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Mikael Calner

News and activities

June 2017: Field work for MSc thesis in the lower Cambrian sandstones of Kinnekulle Table Mountain, central Sweden. Well preserved trace fossils!

May 2017: Field work for  BSc and MSc theses in the late Precambrian Visingsö Group.

May 2016: Deep drilling through Cambrian-Ordovician at Kinnekulle with Riksriggen. Information for media in Swedish

February 2016: Initial field work in New Providence and Andros Island on Quaternary carbonates. Photo shows large-scale cross-bedding in Holocene carbonate sand dune in New Providence.

January 2016: Reconnaissance for deep drilling at Kinnekulle. Proposed drill site at Högkullen.

August 2015: Deep coring through Silurian strata on Gotland, in collaboration with University of Iowa, and by means of new LU infrastructure Riksriggen. More info in Swedish. The crew!

Broadcasted on Swedish Radio P4 

Coverage by Gotland Allehanda

June 2015: Completing carbon isotope sampling campaign in Oslo region. Sitting on the Ordovician-Silurian boundary.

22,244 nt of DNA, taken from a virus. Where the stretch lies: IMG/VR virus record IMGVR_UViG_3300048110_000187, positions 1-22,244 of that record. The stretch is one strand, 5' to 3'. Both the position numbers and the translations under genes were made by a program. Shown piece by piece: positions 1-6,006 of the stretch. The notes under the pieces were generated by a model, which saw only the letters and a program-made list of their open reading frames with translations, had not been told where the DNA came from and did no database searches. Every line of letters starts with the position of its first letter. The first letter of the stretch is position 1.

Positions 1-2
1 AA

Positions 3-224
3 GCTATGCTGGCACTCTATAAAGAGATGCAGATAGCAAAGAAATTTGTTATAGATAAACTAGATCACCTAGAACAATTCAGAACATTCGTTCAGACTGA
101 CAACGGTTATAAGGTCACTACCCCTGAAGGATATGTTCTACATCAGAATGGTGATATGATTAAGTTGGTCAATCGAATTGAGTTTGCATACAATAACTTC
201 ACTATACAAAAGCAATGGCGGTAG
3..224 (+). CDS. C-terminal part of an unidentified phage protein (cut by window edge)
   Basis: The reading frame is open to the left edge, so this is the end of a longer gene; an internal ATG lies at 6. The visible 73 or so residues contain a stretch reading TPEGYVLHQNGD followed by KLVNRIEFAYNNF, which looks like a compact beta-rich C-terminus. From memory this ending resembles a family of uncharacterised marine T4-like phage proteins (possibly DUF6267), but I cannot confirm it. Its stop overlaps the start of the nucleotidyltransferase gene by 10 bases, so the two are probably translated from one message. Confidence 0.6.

May 2015: Reconnaissance trip to Gotland to prepare for deep drilling. Studying Silurian reef limestone at Högklint.

June 2014: Field work and experience tour to classical Silurian localities of England and Wales.

May and August 2014: Field work in the Oslo-Asker district of southern Norway. Studying the Norwegian stratotype for the Ordovician-Silurian boundary, where the stratigraphy is upside-down!

June 2013: Chair of the IGCP 591 annual meeting in Lund. Regional excursion with one at the first stops at Rövarekulan locality to discuss Silurian shale fill of the Colonus Shale Trough. Field trip guide book to Palaeozoic outcrops of southern Sweden and Norway available here.